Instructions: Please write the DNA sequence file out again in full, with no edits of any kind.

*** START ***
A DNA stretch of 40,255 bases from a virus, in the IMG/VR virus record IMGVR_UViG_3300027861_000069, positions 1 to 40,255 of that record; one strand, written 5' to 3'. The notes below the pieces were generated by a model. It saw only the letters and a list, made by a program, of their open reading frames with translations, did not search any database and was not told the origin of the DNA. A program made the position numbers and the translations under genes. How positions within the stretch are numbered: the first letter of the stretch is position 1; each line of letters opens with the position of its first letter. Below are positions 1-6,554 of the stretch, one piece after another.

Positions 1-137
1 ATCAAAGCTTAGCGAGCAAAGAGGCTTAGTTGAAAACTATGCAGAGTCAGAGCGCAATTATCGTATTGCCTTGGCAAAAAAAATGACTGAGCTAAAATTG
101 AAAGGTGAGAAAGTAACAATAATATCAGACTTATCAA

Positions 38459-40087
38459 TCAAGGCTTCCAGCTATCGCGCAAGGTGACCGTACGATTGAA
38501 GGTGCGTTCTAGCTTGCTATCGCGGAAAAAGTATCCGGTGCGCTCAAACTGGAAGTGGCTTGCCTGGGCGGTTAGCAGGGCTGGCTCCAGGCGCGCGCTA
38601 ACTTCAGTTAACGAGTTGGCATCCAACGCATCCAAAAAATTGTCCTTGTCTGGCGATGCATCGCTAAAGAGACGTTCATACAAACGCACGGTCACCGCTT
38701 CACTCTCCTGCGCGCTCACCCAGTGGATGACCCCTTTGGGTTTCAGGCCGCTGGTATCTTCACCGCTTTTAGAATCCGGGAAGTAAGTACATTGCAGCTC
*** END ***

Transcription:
A DNA stretch of 40,255 bases from a virus, in the IMG/VR virus record IMGVR_UViG_3300027861_000069, positions 1 to 40,255 of that record; one strand, written 5' to 3'. The notes below the pieces were generated by a model. It saw only the letters and a list, made by a program, of their open reading frames with translations, did not search any database and was not told the origin of the DNA. A program made the position numbers and the translations under genes. How positions within the stretch are numbered: the first letter of the stretch is position 1; each line of letters opens with the position of its first letter. Below are positions 1-6,554 of the stretch, one piece after another.

Positions 1-137
1 ATCAAAGCTTAGCGAGCAAAGAGGCTTAGTTGAAAACTATGCAGAGTCAGAGCGCAATTATCGTATTGCCTTGGCAAAAAAAATGACTGAGCTAAAATTG
101 AAAGGTGAGAAAGTAACAATAATATCAGACTTATCAA

Positions 38459-40087
38459 TCAAGGCTTCCAGCTATCGCGCAAGGTGACCGTACGATTGAA
38501 GGTGCGTTCTAGCTTGCTATCGCGGAAAAAGTATCCGGTGCGCTCAAACTGGAAGTGGCTTGCCTGGGCGGTTAGCAGGGCTGGCTCCAGGCGCGCGCTA
38601 ACTTCAGTTAACGAGTTGGCATCCAACGCATCCAAAAAATTGTCCTTGTCTGGCGATGCATCGCTAAAGAGACGTTCATACAAACGCACGGTCACCGCTT
38701 CACTCTCCTGCGCGCTCACCCAGTGGATGACCCCTTTGGGTTTCAGGCCGCTGGTATCTTCACCGCTTTTAGAATCCGGGAAGTAAGTACATTGCAGCTC